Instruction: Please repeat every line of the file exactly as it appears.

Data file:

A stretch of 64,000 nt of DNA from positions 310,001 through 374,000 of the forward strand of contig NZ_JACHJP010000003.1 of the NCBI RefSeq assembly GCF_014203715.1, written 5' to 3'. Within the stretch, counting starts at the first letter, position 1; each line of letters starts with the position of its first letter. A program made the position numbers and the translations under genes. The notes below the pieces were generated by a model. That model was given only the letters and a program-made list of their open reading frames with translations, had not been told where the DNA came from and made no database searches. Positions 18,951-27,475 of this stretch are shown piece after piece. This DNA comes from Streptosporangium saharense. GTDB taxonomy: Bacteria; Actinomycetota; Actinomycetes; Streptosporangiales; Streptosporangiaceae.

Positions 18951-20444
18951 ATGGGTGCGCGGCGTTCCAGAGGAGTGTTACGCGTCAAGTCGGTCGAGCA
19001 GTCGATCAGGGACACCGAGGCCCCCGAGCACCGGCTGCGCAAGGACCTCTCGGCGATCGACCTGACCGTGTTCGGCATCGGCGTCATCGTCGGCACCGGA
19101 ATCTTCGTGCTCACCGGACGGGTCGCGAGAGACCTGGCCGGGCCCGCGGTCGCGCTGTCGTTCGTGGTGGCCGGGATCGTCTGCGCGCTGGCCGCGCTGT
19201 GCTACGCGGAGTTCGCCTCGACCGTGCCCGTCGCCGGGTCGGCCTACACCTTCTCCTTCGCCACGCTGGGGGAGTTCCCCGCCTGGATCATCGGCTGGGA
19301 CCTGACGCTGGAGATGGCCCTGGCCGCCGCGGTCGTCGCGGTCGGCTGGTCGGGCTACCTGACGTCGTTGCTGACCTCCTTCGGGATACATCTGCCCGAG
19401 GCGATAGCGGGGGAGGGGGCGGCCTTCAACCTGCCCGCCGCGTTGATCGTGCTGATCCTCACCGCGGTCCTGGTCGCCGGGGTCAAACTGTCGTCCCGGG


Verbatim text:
A stretch of 64,000 nt of DNA from positions 310,001 through 374,000 of the forward strand of contig NZ_JACHJP010000003.1 of the NCBI RefSeq assembly GCF_014203715.1, written 5' to 3'. Within the stretch, counting starts at the first letter, position 1; each line of letters starts with the position of its first letter. A program made the position numbers and the translations under genes. The notes below the pieces were generated by a model. That model was given only the letters and a program-made list of their open reading frames with translations, had not been told where the DNA came from and made no database searches. Positions 18,951-27,475 of this stretch are shown piece after piece. This DNA comes from Streptosporangium saharense. GTDB taxonomy: Bacteria; Actinomycetota; Actinomycetes; Streptosporangiales; Streptosporangiaceae.

Positions 18951-20444
18951 ATGGGTGCGCGGCGTTCCAGAGGAGTGTTACGCGTCAAGTCGGTCGAGCA
19001 GTCGATCAGGGACACCGAGGCCCCCGAGCACCGGCTGCGCAAGGACCTCTCGGCGATCGACCTGACCGTGTTCGGCATCGGCGTCATCGTCGGCACCGGA
19101 ATCTTCGTGCTCACCGGACGGGTCGCGAGAGACCTGGCCGGGCCCGCGGTCGCGCTGTCGTTCGTGGTGGCCGGGATCGTCTGCGCGCTGGCCGCGCTGT
19201 GCTACGCGGAGTTCGCCTCGACCGTGCCCGTCGCCGGGTCGGCCTACACCTTCTCCTTCGCCACGCTGGGGGAGTTCCCCGCCTGGATCATCGGCTGGGA
19301 CCTGACGCTGGAGATGGCCCTGGCCGCCGCGGTCGTCGCGGTCGGCTGGTCGGGCTACCTGACGTCGTTGCTGACCTCCTTCGGGATACATCTGCCCGAG
19401 GCGATAGCGGGGGAGGGGGCGGCCTTCAACCTGCCCGCCGCGTTGATCGTGCTGATCCTCACCGCGGTCCTGGTCGCCGGGGTCAAACTGTCGTCCCGGG